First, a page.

Most of the world’s experimental fusion reactors, like the one at MIT’s Plasma Science and Fusion Center, are of a type called tokamaks, in which powerful magnetic fields are used to trap the hot plasma inside a doughnut-shaped (or toroidal) chamber. Typically, depending on how the strength and shape of the magnetic field are set, both heat and particles can constantly leak out of the plasma (in a setup called L-mode, for low-confinement) or can be held more tightly in place (called H-mode, for high-confinement).

Now, after some 30 years of tests using the Alcator series of reactors (which have evolved over the years), the MIT researchers have found another mode of operation, which they call I-mode (for improved), in which the heat stays tightly confined, but the particles, including contaminants, can leak away. This should prevent these contaminants from “poisoning” the fusion reaction. “This is very exciting,” says Dennis Whyte, professor in the MIT Department of Nuclear Science and Engineering and coauthor of some recent papers that describe more than 100 experiments testing the new mode. Whyte presented the results in October at the International Atomic Energy Agency International Fusion Conference in South Korea. “It really looks distinct” from the previously known modes, he says.

While in previous experiments in tokamaks the degree of confinement of heat and particles always changed in unison, “we’ve at last proved that they don’t have to go together,” says Amanda Hubbard, a principal research scientist at MIT’s Plasma Science and Fusion Center and coauthor of the reports. Hubbard presented the latest results in an invited talk at the November meeting of the American Physical Society’s Division of Plasma Physics, and says the findings “attracted a lot of attention.” But, she added, “we’re still trying to figure out why” the new mode works as it does. The work is funded by the U.S. Department of Energy.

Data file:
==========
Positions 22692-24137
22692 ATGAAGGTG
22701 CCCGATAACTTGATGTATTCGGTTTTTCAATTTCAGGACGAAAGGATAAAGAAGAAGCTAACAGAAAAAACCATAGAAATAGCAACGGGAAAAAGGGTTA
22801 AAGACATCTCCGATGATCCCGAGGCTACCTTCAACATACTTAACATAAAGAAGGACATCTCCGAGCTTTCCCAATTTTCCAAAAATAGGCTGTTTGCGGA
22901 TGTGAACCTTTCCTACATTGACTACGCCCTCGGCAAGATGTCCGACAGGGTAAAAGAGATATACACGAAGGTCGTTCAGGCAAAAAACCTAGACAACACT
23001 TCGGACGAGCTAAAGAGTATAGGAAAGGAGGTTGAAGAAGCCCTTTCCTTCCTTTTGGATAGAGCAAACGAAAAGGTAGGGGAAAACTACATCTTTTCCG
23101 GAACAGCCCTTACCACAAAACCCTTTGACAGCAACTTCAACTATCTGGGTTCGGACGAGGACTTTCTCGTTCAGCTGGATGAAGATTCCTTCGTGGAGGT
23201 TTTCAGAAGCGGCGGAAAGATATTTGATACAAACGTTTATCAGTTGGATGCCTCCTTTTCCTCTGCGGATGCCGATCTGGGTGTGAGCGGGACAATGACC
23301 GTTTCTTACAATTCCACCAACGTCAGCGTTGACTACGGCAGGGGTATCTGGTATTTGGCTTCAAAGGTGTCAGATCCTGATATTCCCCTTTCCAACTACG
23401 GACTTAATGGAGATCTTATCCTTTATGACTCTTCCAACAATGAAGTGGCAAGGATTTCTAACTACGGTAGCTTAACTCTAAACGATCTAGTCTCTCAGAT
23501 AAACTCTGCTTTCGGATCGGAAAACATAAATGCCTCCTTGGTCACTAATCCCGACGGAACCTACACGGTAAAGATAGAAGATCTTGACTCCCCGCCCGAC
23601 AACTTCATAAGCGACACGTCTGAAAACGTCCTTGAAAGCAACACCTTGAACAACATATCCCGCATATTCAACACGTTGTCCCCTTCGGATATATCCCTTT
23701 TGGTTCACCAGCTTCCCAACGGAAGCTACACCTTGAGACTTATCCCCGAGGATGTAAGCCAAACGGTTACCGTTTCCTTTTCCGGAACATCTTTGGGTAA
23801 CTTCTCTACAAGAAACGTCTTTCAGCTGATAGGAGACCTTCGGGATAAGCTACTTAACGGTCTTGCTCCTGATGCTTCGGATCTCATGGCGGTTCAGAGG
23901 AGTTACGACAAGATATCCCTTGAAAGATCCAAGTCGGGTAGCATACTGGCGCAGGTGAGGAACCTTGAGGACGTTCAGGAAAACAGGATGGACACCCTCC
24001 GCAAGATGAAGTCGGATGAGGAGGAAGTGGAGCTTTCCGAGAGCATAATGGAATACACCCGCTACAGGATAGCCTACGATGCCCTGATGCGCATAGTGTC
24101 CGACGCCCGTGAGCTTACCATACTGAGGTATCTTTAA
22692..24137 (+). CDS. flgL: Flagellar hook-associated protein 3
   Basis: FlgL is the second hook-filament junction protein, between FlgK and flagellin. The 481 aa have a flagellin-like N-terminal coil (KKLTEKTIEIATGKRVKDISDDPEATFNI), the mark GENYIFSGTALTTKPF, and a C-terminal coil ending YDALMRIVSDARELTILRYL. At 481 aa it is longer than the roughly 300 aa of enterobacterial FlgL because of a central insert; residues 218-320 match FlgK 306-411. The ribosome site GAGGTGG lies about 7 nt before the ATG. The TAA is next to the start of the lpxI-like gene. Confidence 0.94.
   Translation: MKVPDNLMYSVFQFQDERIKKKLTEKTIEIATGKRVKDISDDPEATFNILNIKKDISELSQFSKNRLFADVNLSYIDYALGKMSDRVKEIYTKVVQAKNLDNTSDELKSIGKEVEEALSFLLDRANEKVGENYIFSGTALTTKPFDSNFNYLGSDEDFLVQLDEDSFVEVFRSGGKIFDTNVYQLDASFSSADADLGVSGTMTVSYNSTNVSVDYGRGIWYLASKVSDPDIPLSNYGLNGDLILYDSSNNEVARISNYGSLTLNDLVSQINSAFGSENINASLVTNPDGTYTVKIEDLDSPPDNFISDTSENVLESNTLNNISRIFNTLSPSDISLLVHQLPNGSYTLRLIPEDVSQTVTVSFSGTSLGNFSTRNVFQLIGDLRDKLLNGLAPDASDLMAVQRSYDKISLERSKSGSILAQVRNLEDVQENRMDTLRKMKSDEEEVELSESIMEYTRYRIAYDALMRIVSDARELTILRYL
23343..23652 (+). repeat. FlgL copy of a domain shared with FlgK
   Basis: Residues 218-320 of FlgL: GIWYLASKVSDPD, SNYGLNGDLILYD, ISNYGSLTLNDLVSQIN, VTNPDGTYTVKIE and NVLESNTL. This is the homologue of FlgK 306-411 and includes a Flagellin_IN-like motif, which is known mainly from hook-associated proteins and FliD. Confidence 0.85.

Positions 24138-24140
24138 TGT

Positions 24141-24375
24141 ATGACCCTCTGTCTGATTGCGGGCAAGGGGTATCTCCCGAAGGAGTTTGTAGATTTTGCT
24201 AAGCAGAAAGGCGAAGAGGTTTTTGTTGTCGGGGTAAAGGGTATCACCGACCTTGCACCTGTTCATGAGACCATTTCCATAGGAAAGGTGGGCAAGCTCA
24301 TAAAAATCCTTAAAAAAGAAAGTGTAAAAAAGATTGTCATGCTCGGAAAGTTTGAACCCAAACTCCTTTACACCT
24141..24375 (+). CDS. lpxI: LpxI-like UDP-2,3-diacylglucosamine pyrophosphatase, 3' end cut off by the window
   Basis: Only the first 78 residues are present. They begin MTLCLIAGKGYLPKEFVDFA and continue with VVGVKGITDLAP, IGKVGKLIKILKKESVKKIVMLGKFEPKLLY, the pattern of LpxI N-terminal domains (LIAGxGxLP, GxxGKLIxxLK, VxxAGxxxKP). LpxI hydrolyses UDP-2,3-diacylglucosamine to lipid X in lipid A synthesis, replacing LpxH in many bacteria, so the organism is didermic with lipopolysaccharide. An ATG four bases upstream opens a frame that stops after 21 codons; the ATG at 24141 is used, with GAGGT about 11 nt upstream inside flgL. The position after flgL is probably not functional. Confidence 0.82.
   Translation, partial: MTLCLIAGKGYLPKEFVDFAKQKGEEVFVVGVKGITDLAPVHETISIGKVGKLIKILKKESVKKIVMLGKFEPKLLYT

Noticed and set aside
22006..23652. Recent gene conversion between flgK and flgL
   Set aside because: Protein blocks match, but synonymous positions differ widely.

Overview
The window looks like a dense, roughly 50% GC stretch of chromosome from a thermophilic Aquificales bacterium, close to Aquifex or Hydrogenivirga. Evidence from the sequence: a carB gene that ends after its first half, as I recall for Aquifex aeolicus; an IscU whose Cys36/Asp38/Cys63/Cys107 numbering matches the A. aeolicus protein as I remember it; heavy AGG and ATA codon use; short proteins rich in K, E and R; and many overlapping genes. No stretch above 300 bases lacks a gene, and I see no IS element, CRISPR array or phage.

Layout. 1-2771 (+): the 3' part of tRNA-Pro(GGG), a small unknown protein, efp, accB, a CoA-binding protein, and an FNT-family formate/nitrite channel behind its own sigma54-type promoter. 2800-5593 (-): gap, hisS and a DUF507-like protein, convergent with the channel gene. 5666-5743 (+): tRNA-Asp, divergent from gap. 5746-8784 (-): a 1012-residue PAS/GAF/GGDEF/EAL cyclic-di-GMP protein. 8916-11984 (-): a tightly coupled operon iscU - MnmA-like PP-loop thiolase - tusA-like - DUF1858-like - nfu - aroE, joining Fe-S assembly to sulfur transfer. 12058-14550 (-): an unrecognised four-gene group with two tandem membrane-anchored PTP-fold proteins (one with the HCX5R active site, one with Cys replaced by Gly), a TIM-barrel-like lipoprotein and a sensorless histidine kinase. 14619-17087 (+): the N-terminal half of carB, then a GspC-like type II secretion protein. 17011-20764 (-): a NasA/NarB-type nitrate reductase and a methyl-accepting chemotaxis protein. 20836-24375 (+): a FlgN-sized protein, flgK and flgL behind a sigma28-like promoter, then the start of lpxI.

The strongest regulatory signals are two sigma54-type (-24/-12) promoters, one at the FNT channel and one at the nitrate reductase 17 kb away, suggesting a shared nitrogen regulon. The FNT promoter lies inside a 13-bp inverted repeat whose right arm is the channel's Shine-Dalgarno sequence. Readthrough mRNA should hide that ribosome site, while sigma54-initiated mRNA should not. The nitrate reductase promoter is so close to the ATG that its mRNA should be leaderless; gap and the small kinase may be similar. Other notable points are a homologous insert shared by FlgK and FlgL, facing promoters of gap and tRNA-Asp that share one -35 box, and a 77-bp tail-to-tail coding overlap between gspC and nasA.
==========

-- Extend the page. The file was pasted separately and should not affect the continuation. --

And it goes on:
The fuel in planned tokamaks, which comprises the hydrogen isotopes deuterium and tritium, is heated to up to more than 100 million degrees Celsius (although in present reactors like Alcator C-Mod, tritium is not used, and the temperatures are usually somewhat lower). This hot plasma is confined inside a doughnut-shaped magnetic “bottle” that keeps it from touching — and melting — the chamber’s walls. Nevertheless, its proximity to those walls and the occasional leakage of some hot plasma causes a small number of particles from the walls to mix with the plasma, producing one kind of contaminant. The other kind of expected contaminant is a product of the fusion reactions themselves: helium atoms, created by the fusing of hydrogen atoms, but which are not capable of further fusion under the same conditions.

When a fusion reactor operates, the impurities accumulate. Whyte says there have been various experimental observations and theoretical proposals for removing them at intervals after they accumulate. Now, he says, “We seem to have discovered a completely different flushing mechanism … so they don’t build up in the first place.”

One of the keys to triggering the new mode was to configure the magnetic fields inside the tokamak in a way that is essentially upside-down from the usual H-mode setup, Hubbard says.

The findings could be significant in enabling the next step forward in fusion energy, where fusion reactions and power are sustained mostly by “self-heating” without requiring a larger constant addition of outside power. Researchers expect to achieve this milestone, referred to as “fusion burn,” in a new international collaboration on a reactor called ITER, currently being built in France. The findings from MIT “almost certainly could be applied” to the very similar design of the ITER reactor, Whyte says.

Patrick Diamond PhD ’79, professor of plasma physics at the University of California at San Diego, says, “The findings are potentially of great importance,” because they could solve a key problem facing the design of next-generation fusion reactors: the occurrence of unpredictable bursts of heat from the edge of the confined plasma, which can “fry” some of the tokamak’s internal parts. “The I-mode eliminates or greatly reduces” these bursts of heat, “because it allows a steep temperature gradient — which is what you want — but does not allow a steep density gradient, which we don’t really need,” he says.

Diamond adds that theorists will have their work cut out to explain this mode. “Why do heat and particle transport behave differently? This is a really fundamental question, since most theories would predict a strong coupling between the two,” he says. “It’s a real challenge to us theorists — and important conceptually as well as practically.”